If you can’t wait until the best time of year to buy or you just have to have the latest gear then try to wait until there are sales on. If you can wait until boxing day there are normally some pretty good sales then.
But both online and physical stores tend to have sales at other times too and these are worth waiting for to save a decent amount of cash.
Thanks for Reading
I hope this post has given you some new ways to save some money when snowboarding this winter.
These are some of the things I do to save money. Do you have any other money saving tips? Something I haven’t mentioned? Any comments or questions are very welcome in the comments section below.
By (WT-shared) Johnycanal at wts wikivoyage [CC BY-SA 3.0], via Wikimedia Commons
John L. says
I can’t speak for Thermos, but I have a bottle from a company called Hydroflask that is simply incredible. It keeps liquids cold for at least 8 hours, and when I tried it with hot tea, the liquid was almost too hot to drink after about 6 hours, even when sitting in a cold car.
Another way I save money is through the camelbak bladder in my backpack. I put my own hydration in that vs. buying drinks at the resort.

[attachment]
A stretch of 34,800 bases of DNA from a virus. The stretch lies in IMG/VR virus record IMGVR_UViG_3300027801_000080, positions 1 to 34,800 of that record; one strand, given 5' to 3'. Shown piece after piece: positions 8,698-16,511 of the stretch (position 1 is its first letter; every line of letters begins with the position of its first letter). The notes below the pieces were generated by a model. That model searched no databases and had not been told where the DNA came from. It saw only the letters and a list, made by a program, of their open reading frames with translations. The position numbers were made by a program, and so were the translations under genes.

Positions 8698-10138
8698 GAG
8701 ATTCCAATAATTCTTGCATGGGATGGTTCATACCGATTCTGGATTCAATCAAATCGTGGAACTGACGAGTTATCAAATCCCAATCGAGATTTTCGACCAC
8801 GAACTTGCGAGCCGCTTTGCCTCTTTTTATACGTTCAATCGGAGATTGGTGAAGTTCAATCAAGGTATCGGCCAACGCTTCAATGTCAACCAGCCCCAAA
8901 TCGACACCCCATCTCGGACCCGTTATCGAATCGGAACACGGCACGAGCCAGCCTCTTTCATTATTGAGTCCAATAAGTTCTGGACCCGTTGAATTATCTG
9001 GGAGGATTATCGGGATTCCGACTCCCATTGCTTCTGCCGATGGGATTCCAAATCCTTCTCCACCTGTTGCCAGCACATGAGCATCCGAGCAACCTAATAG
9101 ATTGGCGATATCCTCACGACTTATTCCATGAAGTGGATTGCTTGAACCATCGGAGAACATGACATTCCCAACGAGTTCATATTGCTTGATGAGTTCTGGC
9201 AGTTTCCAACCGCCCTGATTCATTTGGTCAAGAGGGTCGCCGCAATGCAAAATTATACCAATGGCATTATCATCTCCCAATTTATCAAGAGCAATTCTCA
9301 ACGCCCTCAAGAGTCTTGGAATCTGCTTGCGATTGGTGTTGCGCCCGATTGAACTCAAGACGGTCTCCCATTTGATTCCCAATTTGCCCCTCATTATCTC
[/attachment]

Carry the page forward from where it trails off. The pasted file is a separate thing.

I hadn’t heard of the Hydroflask but sounds awesome. I’ve got one that keeps stuff hot for about 2-3 hours but 6 hours is awesome!
The bladder is an awesome idea too. I usually keep drinks in the car but then you can’t drink while on the slopes and not so convenient if you haven’t got a park near the lifts.
Thanks for your input!
Hey Nate, great post. I’ve never been much of a snowboarder, but I have been skiing my entire life. I have employed most of the strategies you have listed in order to save a buck or two.
Also, isn’t there ways to usually save on lift passes? I usually can find coupons in local papers and grocery stores, but maybe not all areas have that option.
Thanks for stopping by and for the ideas.
Yeah definitely finding coupons is a great way if you can find them. I know there’s a thing called Groupon (like an online coupon thing) in Vancouver that probably has deals on lift passes. There’s probably online coupon places you can get in most places these days I’d imagine.
As well as the things mentioned in the post above, like getting multi-day passes in advance, if you get your season pass early there are usually big discounts.
I just got my season pass and it was like 70% cheaper by getting it before the end of September. I’d say most ski resorts have some kind of early bird season pass deal.